2) Do Your Research – Establish a Baseline
Once you know what you’d like to purchase, spend a bit of time checking as many different vendors’ prices as you can. Keep repeating this until you have established what the baseline price is for your product. An added bonus of doing this is that you’ll figure out pretty quickly which vendors are ready to negotiate and which ones are not.
3) Never Buy From the First Vendor You Meet
Very rarely if ever should you buy from the first vendor you see. If you are thinking about getting that awesome Chang Beer muscle shirt to impress the ladies chances are, there are at least ten, twenty or a hundred different vendors selling the exact same thing. That first vendor that you visit may also be in a prime location, and therefore sees more traffic than vendors further in and may be less likely to negotiate on their pricing.
4) Talk to Locals – Your Best Resource
The absolute best way to figure out how much things should cost is to talk with locals like the people at your guesthouse, favourite restaurant or bar. They are your absolute best resource to tell you what you can “expect to pay” for whatever you’re looking to buy. We had friends who were chatting with some locals in Hoi An, Vietnam and mentioned in passing that they were looking at possibly buying a motorbike. Before they knew it, they had two locals working on their behalf with a bike dealer!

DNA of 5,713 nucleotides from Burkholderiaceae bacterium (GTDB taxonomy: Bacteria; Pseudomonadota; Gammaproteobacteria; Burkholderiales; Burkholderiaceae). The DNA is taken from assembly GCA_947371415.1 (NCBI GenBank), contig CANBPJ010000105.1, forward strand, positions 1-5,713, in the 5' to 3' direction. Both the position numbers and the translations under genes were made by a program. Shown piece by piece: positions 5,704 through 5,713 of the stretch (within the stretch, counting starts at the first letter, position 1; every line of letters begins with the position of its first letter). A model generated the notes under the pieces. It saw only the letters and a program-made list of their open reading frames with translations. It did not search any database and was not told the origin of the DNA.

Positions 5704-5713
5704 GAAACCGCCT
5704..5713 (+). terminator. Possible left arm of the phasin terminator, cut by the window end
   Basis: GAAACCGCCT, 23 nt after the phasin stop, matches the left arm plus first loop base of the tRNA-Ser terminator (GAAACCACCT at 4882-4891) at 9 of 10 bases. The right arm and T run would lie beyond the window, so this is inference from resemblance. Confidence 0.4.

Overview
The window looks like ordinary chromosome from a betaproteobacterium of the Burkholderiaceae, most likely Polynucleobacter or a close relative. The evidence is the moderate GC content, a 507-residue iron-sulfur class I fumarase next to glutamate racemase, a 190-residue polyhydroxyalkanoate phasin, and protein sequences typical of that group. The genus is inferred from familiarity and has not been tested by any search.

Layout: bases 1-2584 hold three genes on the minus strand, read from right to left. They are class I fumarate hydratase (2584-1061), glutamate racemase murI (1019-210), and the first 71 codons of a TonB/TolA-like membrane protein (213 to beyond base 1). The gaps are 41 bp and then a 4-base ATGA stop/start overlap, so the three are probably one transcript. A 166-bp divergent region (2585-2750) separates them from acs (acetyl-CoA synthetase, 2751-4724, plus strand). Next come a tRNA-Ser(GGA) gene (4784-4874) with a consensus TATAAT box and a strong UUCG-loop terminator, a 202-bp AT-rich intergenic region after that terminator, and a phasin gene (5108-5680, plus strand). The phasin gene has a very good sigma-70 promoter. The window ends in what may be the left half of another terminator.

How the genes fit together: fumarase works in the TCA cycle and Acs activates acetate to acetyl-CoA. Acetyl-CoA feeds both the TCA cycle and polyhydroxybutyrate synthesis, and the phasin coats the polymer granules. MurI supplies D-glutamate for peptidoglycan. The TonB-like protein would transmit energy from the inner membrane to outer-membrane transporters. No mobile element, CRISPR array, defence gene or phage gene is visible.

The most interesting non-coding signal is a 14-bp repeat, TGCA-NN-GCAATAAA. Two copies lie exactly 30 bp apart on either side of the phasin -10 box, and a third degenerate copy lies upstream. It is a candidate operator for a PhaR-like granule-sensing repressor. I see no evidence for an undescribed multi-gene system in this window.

5) Be Aggressive Yet Respectful and Realistic in Your Opening Offer
After doing your research and talking to locals, you should have a good idea of what price you should be paying for the product. Your opening bid should be aggressive but not insulting and your prior research as well as where the vendor is located should dictate what that offer should look like. A good rule of thumb is that the more tourists around, the more overpriced the product will be.
6) Smile & Never Ever Lose Your Cool
To the people of Asia, if you get angry and yell (lose face) while haggling it is a sign of disrespect and an embarrassing for them and for you. Always maintain your cool, smile and thank them whether negotiations went your way or not. Although some rare exchanges can leave you feeling frustrated and upset, I promise you if you smile and have fun while bartering, you will more often than not get a fair deal.